Role profiles can allow an opportunity to merge functions previously described as separate jobs. With detailed tasks and activities removed, distinct jobs often share common ground and can be blended into a single profile. This can increase flexibility and better use of resources through lateral opportunities: managers can more easily move people around within a broader role without having to formally appoint them to different jobs.

Tips on what HR can do

What can HR practitioners do to support current business and people strategies through work design methods? Play an active role. Develop an up-to-date work design program that will ease the burden traditionally placed on line managers. Follow these key recommendations:

  • Develop a work design process that positions HR in a consulting role with the opportunity for early intervention. Human resources staff need to be proactive advisors at the front end of work design activities.

  • Design a data collection questionnaire to gather role-based information from managers and job incumbents. A well-designed questionnaire can typically capture the necessary information, both for role profiles and the work valuing process, in a few pages. The questionnaire relieves managers and incumbents of trying to write the “perfect” job description and allows them to concentrate on articulating the business need instead.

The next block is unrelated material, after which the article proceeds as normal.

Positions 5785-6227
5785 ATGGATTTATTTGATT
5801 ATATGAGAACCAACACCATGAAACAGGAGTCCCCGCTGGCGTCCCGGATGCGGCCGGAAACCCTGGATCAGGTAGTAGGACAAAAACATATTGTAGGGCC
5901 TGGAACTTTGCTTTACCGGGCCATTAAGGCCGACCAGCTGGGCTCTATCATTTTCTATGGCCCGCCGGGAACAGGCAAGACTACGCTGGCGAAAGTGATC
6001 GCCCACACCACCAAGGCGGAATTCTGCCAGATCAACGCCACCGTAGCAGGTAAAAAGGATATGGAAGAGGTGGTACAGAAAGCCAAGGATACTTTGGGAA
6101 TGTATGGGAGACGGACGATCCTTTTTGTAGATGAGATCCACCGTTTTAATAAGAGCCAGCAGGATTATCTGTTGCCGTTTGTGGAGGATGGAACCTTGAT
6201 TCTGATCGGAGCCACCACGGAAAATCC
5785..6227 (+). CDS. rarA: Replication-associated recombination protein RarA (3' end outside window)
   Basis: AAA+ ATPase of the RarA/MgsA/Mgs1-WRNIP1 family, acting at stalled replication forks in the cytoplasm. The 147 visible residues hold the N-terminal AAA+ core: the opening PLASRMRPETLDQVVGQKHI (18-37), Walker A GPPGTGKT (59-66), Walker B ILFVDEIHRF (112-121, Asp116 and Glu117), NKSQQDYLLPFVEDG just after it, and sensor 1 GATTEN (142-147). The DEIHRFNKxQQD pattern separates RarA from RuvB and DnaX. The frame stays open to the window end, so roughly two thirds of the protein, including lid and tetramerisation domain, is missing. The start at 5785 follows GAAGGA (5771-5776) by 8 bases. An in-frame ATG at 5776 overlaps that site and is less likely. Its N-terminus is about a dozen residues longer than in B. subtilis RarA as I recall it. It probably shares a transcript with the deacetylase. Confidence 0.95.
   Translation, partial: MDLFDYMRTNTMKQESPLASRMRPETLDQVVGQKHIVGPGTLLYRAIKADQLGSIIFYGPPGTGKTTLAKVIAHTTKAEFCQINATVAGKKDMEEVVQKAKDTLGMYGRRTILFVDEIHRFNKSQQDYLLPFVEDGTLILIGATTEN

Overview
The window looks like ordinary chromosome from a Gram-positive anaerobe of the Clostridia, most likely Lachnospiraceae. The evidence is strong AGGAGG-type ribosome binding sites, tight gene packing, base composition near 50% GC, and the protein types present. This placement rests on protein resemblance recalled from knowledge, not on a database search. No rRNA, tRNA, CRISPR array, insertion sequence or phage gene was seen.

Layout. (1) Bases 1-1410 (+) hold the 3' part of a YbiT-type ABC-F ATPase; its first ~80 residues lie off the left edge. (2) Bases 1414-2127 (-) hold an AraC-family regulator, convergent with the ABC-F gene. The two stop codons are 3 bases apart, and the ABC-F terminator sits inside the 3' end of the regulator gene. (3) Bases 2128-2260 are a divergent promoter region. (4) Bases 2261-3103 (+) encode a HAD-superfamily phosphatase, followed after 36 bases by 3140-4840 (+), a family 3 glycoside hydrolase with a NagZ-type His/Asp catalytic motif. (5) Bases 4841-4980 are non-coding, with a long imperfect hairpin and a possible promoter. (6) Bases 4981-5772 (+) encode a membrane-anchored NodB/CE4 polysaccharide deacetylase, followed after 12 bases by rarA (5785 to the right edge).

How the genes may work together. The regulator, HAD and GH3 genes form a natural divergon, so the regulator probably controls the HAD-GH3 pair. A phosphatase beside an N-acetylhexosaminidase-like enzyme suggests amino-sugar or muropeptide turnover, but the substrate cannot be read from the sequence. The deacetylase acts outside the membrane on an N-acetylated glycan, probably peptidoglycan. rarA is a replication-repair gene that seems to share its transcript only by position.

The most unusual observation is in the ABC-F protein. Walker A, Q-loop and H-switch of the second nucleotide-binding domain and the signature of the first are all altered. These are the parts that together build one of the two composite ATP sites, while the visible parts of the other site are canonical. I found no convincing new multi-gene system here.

• Design a role profile model that HR practitioners can apply as a guideline for the consistent development of flexible, streamlined work definitions. The profile should state why the role exists (i.e. what contribution it makes to the organization). You can capture accountabilities/outcomes in single statements.

  • Highlight only the unique requirements needed to perform the work competently. If a profile exceeds more than one or two pages, you’ve got too much detail. Go back and edit, consolidate and refine. Some organizations are applying an aggressive model that captures the essence of the role in only a few paragraphs.

  • Let the profile serve as a cornerstone for other HR activities. The profile is not a performance plan, learning and development plan, or a recruitment strategy. It will, however, serve as a consistent platform from which to develop these plans and strategies.

  • Focus on the business need. Human resources staff have a tremendous opportunity to translate the business need into a profile model that applies company wide and fits the organization’s “big picture.”

  • Perform work design in context. Design each role to reflect its contribution and alignment with overall organizational goals.